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Food & Beverage

Indonesians' love for top noodle brand Indomie rekindled in pandemic

Death of flavor engineer behind fan favorite spurs fresh wave of buying

Indomie instant noodles on sale at a Jakarta market. Pandemic buying has benefited the brand. (Photo by Koya Jibiki)

JAKARTA -- Indomie, the half-century-old instant noodle brand that has been dubbed Indonesia's national food, has enjoyed an added boost from not only consumers cooped up at home amid the coronavirus pandemic, but also the recent death of a company legend.

Nunuk Nuraini, who was involved in flavor development for Indomie for three decades and created the much-loved mi goreng flavor, died in late January at 59. The news brought an outpouring of tributes and was even covered abroad by outlets including CNN and the BBC. The latter described her flavor -- based on a regional fried-noodle dish -- as a "cult favorite."

Indonesians on social media took the opportunity to express their affection for the brand. Some fans said they were eating Indomie noodles in her honor.

"Indonesia has lost a culinary legend," tweeted Economy Minister Airlangga Hartarto, who hailed her as a "hero."

Indomie is the biggest brand in a country where instant noodles are a staple. About 60% of Indonesians eat one to six packs of instant noodles per week, according to data from the health ministry.

Nunuk Nuraini, creator of the beloved mi goreng flavor of Indomie noodles, died in January. (Photo from Economy Minister Airlangga Hartarto's Twitter account)

Indomie has spread around the world since its 1971 launch, including in the U.S., Europe, the Middle East and Africa, and has become synonymous with instant noodles in some regions. The mi goreng flavor has been a favorite since it came out in 1982.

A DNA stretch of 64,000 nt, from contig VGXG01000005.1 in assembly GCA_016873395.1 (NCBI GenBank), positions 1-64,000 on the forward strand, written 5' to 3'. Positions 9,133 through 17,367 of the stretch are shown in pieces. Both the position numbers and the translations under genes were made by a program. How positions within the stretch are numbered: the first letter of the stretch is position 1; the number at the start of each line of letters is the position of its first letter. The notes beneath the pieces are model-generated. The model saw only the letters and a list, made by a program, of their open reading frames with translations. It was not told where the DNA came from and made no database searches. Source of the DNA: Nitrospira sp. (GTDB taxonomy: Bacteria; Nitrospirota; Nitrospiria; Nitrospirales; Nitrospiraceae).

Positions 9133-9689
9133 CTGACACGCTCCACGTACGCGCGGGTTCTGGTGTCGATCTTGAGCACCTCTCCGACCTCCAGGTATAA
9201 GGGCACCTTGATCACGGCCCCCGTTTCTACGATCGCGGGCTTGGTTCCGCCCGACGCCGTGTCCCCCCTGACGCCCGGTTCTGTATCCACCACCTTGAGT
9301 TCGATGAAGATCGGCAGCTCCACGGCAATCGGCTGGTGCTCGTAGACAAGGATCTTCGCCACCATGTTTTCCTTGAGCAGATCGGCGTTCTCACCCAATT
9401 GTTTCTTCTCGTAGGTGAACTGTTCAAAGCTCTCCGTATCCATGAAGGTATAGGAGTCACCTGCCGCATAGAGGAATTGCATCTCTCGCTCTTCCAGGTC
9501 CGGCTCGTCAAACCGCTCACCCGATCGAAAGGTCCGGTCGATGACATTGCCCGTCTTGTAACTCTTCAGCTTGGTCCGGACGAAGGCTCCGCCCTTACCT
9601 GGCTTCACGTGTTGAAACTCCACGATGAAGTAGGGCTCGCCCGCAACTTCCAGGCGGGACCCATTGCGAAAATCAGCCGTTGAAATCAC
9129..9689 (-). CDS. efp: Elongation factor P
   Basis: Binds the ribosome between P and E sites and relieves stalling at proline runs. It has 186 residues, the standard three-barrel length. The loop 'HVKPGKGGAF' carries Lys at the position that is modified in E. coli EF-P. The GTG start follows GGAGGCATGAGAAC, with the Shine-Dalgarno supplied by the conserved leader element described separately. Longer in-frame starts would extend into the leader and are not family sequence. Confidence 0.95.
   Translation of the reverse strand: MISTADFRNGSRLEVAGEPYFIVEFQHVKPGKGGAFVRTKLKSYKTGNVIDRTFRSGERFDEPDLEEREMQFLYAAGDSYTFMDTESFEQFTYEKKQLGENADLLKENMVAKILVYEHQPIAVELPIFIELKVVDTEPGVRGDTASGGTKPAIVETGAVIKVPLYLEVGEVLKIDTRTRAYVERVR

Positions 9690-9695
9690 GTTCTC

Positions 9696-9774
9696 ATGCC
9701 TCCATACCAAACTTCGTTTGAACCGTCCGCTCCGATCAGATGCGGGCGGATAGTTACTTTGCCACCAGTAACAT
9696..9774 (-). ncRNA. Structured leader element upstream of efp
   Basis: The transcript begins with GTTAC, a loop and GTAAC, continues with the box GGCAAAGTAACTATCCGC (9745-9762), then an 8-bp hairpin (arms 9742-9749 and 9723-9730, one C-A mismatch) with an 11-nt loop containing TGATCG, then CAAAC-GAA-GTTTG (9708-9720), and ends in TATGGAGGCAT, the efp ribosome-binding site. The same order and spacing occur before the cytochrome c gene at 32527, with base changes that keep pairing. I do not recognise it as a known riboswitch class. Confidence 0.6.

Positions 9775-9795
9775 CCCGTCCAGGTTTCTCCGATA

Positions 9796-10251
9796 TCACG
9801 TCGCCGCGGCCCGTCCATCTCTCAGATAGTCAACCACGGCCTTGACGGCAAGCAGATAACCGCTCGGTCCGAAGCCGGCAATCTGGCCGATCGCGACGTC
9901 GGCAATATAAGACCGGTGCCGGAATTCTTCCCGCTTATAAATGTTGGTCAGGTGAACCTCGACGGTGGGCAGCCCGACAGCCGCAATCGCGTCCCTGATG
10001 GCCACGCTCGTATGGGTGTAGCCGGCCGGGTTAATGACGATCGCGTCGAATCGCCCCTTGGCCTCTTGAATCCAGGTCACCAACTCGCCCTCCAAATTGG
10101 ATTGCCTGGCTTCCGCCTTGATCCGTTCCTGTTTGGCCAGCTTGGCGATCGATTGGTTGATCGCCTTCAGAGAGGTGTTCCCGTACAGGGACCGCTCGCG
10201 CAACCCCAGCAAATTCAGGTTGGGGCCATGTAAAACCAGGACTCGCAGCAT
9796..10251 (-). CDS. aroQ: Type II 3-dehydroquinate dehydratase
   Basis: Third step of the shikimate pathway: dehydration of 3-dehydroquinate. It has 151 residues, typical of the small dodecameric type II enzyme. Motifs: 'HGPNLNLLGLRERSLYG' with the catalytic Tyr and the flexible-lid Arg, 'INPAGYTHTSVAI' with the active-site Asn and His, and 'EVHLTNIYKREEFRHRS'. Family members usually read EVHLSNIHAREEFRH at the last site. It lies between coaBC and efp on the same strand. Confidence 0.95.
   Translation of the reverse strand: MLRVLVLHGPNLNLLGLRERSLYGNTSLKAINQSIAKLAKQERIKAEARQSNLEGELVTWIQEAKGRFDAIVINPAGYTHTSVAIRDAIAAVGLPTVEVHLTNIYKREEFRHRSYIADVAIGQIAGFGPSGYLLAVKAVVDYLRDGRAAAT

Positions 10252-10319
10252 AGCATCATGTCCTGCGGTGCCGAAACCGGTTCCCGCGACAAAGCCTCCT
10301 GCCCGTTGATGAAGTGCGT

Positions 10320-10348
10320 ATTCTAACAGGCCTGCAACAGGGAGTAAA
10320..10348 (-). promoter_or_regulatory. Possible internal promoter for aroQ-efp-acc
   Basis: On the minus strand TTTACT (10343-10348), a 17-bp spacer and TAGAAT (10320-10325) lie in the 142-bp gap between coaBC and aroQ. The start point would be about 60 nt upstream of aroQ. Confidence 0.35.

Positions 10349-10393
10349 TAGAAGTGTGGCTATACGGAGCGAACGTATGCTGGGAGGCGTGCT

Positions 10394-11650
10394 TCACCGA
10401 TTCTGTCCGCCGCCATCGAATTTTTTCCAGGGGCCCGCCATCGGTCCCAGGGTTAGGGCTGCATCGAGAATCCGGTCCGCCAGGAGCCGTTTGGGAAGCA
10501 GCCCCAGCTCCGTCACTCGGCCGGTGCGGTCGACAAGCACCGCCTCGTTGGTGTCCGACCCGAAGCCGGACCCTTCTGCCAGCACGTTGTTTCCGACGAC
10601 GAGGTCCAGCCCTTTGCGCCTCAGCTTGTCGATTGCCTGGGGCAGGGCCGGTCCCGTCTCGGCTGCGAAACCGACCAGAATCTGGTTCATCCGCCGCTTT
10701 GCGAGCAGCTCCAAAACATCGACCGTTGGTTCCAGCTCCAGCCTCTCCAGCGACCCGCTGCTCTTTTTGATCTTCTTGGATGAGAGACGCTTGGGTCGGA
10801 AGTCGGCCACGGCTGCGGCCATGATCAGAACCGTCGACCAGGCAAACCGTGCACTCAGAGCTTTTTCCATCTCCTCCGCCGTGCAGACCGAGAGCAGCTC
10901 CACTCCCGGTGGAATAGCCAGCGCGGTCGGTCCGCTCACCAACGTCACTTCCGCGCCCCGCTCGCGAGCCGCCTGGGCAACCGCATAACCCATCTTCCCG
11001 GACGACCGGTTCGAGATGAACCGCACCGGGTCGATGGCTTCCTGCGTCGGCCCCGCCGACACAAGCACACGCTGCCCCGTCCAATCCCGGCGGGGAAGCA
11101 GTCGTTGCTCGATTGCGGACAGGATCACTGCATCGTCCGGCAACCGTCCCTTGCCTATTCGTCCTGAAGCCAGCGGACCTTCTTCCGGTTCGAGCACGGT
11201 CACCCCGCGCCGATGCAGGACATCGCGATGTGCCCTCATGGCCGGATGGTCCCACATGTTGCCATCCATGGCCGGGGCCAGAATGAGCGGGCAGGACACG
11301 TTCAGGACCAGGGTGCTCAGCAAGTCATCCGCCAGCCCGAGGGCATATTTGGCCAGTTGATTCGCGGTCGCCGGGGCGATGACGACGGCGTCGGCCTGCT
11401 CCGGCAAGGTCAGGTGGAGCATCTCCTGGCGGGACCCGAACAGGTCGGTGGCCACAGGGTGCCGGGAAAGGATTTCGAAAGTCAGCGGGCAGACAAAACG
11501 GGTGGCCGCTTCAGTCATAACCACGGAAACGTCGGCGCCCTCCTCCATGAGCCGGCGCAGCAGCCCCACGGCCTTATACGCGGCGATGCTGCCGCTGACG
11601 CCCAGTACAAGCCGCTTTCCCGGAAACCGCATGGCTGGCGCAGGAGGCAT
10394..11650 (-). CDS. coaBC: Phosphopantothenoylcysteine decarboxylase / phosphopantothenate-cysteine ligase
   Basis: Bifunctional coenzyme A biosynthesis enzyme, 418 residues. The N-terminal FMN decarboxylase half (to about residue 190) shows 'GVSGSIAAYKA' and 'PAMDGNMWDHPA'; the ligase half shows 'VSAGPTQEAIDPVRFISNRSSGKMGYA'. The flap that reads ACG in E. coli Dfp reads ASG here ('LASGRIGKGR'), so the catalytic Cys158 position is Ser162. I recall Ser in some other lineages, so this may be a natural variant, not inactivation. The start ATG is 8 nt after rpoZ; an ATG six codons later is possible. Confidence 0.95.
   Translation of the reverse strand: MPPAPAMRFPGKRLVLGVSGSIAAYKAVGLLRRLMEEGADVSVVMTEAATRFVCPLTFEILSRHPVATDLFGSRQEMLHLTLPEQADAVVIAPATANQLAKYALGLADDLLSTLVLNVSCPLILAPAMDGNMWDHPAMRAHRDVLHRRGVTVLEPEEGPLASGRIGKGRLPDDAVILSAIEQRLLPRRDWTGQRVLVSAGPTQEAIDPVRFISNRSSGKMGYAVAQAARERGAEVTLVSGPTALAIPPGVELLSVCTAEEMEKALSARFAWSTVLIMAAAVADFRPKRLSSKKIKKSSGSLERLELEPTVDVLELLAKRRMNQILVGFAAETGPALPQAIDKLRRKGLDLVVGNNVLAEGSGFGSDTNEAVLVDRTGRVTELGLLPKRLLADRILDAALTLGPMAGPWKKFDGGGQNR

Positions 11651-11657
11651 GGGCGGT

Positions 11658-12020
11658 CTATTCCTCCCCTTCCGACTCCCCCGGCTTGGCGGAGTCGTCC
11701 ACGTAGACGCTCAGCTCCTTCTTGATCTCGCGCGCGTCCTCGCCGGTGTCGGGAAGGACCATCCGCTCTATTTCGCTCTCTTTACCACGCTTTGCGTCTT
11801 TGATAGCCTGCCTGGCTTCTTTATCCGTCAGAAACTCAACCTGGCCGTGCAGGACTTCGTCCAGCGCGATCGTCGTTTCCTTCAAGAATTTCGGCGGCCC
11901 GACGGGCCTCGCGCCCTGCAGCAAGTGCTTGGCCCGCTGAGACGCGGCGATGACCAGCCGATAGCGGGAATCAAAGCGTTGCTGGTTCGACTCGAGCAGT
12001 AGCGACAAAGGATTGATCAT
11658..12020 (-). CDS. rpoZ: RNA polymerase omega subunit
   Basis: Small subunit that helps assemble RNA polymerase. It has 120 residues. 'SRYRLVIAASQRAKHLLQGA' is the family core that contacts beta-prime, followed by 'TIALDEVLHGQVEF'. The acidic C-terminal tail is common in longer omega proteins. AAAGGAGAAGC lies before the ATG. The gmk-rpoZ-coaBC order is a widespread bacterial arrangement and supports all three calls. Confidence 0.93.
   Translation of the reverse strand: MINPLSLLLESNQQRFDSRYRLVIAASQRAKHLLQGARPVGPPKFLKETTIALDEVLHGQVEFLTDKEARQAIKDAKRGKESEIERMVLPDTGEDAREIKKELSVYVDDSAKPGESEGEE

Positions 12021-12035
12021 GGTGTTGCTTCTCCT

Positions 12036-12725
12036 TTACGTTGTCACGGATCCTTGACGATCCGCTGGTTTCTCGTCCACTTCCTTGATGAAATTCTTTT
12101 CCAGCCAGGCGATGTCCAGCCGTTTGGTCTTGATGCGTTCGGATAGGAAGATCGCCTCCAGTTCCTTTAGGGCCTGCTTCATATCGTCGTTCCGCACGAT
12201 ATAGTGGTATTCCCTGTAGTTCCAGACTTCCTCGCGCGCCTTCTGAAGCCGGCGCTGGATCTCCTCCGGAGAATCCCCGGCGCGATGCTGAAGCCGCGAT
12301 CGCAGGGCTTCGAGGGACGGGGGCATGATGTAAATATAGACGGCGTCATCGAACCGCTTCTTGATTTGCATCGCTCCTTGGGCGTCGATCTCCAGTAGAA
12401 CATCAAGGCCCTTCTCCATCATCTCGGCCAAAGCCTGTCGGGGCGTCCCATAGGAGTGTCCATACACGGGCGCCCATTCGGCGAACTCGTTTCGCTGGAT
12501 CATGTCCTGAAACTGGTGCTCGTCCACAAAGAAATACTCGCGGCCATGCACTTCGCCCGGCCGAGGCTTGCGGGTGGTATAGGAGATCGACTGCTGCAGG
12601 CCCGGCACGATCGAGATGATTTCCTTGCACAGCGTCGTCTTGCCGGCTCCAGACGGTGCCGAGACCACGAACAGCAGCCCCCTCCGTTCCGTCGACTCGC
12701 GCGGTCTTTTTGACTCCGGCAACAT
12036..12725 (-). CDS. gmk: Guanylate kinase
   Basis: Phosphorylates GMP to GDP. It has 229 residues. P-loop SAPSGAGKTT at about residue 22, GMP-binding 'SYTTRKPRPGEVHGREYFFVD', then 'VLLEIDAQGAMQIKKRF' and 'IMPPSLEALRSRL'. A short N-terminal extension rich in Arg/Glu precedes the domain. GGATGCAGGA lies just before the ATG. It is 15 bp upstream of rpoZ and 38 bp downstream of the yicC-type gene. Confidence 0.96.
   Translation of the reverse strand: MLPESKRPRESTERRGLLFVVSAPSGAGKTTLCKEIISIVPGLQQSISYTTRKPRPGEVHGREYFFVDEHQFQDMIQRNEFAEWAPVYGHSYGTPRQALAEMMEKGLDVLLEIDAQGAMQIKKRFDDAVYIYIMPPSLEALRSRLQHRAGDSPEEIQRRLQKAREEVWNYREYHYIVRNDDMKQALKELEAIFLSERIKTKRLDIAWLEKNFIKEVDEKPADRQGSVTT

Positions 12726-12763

The noodles offer convenience at the hard-to-beat price of just 20 cents or so per pack. The lineup includes both ramen-style soups and others, like mi goreng, made without broth. Diners can tweak the noodles to their liking with add-ins and flavorings, and even famous chefs can be found on YouTube putting their own spin on Indomie with dishes like carbonara.

Aeon Indonesia, an arm of Japanese retailer Aeon, says sales of Indomie noodles held steady in February compared with a year earlier, even after a price hike in early 2021. Demand is expected to remain strong this year as the country's economy recovers.

Supermarkets within Aeon malls in Indonesia sell 4,000 packs of Indomie noodles a day on average, boosted by a trend toward bulk buying amid the pandemic.

Indofood CBP Sukses Makmur, the company behind the Indomie brand, has seen revenue rise steadily since it went public in 2010. Sales grew 3% on the year to 33.9 trillion rupiah ($2.34 billion) for the first nine months of 2020 and are expected to reach a new high when full-year earnings are announced soon.

Indofood CBP is owned by Indofood Sukses Makmur, a core unit of Salim Group, one of Indonesia's largest conglomerates.

"In the midst of challenging market environment due to the COVID-19 pandemic, ICBP was able to deliver consistent growth performance in the first nine months of 2020 demonstrating its resilience and agility," said Anthoni Salim, CEO of Indofood and Salim Group, in a news release.

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